It’s all supply and demand (in NYC, at least)

As you probably know, the commercial real estate market in NYC is hot (and it’s really not great for tenants.) Demand is skyrocketing due to the burst of new businesses on the scene. The problem with this demand in NYC is that there’s no way for building owners to accommodate with supply. In most cities when demand is great, there’s room to build out and expand the city limits (i.e. urban sprawl.) Companies can move farther away from the city center for cheaper rent, which also drives prices down in the city because demand goes down. Makes sense. In NYC, the main problem is there’s no room to build out, and what space does exist is being quickly absorbed by new companies. For example, Chelsea only has 20 million square feet, with only 4.2% currently vacant (this was 6.6% last year, but 2.4% was already leased). In addition, only 168,000 square feet is scheduled to be added this year. The combination of low inventory being taken quickly, with no new space coming on the market means options are lacking and pricing is going to keep going up.

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As Houston retailers consider space lease options, some communities improving pedestrian access

When choosing a Houston retail space for lease, a company first needs to answer one question about itself - is it a destination location or will it require a high volume of foot traffic (and random walk-ins) to succeed? According to Yahoo contributor S.H. Wallick, the answer to this question will determine whether a business needs to position itself in a high visibility area.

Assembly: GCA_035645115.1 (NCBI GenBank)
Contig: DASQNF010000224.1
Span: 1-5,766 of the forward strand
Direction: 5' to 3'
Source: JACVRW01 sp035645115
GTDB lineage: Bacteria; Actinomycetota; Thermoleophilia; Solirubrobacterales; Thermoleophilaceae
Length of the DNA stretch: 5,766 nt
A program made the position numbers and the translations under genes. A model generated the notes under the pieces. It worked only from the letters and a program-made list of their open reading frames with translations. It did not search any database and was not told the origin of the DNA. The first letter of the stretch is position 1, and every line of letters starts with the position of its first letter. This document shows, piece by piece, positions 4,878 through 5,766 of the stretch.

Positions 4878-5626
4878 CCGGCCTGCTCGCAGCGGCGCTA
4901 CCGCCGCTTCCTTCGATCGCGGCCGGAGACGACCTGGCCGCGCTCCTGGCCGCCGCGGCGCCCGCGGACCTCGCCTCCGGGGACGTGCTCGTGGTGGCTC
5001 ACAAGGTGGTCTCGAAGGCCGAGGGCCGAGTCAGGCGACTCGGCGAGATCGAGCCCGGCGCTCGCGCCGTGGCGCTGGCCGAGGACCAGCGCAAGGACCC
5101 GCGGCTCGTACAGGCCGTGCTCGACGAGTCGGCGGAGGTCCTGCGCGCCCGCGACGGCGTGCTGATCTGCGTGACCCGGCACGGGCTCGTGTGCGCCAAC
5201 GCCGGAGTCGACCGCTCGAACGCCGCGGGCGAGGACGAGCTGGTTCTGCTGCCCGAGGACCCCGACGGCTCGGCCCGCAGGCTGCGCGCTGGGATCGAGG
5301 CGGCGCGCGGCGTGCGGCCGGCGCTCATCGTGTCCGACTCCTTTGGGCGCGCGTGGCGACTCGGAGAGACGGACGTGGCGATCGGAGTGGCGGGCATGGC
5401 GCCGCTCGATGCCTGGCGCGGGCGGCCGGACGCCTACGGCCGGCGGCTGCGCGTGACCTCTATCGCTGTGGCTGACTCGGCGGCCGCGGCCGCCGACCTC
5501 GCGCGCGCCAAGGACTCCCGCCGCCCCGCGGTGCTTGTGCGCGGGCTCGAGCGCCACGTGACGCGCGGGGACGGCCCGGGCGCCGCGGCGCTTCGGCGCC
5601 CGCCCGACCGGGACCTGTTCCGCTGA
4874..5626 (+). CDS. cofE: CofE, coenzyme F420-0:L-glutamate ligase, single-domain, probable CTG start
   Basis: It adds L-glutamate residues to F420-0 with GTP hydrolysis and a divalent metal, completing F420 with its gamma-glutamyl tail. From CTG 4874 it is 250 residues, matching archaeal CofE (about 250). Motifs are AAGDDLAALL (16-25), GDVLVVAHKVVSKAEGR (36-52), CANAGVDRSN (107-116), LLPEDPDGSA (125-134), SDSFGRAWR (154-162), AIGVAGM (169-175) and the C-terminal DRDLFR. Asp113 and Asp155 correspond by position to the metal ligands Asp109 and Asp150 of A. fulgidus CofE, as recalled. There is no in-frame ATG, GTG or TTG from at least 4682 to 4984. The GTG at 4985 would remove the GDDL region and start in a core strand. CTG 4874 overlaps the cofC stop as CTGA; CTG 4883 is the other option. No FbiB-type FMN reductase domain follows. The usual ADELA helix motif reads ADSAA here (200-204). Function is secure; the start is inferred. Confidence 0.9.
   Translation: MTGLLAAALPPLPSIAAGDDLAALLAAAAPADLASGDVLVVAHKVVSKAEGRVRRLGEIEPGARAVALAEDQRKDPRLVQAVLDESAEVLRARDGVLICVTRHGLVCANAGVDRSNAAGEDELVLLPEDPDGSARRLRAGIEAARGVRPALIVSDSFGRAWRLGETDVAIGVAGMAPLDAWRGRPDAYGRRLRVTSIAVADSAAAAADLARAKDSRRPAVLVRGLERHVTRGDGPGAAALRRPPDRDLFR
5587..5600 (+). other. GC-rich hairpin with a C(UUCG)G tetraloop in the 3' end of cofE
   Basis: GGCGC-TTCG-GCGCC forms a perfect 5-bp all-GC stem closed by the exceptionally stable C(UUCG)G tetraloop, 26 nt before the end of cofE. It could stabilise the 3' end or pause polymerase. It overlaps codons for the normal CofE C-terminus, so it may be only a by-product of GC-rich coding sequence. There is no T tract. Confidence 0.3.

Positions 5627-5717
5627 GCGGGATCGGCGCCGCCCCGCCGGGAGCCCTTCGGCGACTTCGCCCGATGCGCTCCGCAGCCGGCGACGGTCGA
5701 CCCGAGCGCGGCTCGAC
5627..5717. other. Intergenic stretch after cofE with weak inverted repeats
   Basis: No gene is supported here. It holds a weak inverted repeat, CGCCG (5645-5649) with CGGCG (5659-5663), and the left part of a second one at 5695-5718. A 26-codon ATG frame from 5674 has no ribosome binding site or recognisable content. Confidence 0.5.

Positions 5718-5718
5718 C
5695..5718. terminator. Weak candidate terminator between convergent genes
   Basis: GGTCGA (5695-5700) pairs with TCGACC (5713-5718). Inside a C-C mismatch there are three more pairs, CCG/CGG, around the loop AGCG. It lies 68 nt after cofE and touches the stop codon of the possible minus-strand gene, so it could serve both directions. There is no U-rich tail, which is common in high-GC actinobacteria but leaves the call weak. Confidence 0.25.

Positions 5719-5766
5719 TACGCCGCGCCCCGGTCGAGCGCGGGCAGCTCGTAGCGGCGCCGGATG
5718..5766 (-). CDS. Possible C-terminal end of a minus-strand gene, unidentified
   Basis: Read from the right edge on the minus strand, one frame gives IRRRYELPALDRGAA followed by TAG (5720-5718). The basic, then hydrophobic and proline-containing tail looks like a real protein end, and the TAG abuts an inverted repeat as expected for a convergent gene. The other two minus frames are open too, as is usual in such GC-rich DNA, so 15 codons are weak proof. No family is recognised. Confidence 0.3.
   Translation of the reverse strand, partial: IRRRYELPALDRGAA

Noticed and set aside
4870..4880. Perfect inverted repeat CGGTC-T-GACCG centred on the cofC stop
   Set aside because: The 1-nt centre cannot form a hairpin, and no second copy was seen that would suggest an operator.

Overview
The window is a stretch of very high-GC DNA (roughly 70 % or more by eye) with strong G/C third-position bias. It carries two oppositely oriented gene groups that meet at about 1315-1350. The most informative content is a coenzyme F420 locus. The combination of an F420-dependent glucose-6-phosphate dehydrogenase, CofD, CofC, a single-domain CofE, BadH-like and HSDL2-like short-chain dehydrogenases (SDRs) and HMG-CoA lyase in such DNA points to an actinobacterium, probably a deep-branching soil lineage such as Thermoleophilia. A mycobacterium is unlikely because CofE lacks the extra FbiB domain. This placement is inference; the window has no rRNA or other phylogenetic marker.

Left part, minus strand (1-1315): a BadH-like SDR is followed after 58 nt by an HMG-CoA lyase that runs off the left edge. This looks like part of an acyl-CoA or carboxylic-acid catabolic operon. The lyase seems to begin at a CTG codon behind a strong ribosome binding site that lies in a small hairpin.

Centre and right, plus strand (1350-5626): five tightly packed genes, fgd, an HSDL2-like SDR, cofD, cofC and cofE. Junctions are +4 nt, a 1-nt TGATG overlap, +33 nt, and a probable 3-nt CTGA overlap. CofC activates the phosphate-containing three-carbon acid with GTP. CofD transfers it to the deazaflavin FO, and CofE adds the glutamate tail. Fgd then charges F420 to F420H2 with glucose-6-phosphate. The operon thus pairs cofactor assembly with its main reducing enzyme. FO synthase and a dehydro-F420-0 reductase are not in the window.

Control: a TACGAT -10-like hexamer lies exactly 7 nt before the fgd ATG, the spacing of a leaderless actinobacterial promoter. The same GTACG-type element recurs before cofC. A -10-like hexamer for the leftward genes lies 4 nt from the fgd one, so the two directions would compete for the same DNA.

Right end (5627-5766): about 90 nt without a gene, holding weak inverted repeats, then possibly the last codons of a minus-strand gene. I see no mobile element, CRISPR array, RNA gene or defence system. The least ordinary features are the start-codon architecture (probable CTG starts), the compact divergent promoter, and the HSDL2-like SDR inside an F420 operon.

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The Search For Commercial Space Is Coming Online

Well now it's official.  You've known it was coming for years, but you weren't sure who exactly would be looking and through what vehicles the search would be carried out in.  Commercial Real Estate is a funny business.  For an industry so lucrative with billions of dollars switching hands every year, it seems to be very slow to adapt to change and technology.  Most experts (real estate professionals who understand digital marketing and the technology behind online advertising) say that the residential side of real estate adopts changes in technology faster than the commercial side, and is about 3-8 years ahead of commercial when it comes to adopting technology and using it to increase productivity and source prospects.  

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NAR: Job growth leading to fewer vacancies

Real estate experts have long tied the industry's fortunes to the strength of the nation's job market, and now many say the right type of growth is occurring to positively effect several corners of the market - including commercial real estate.

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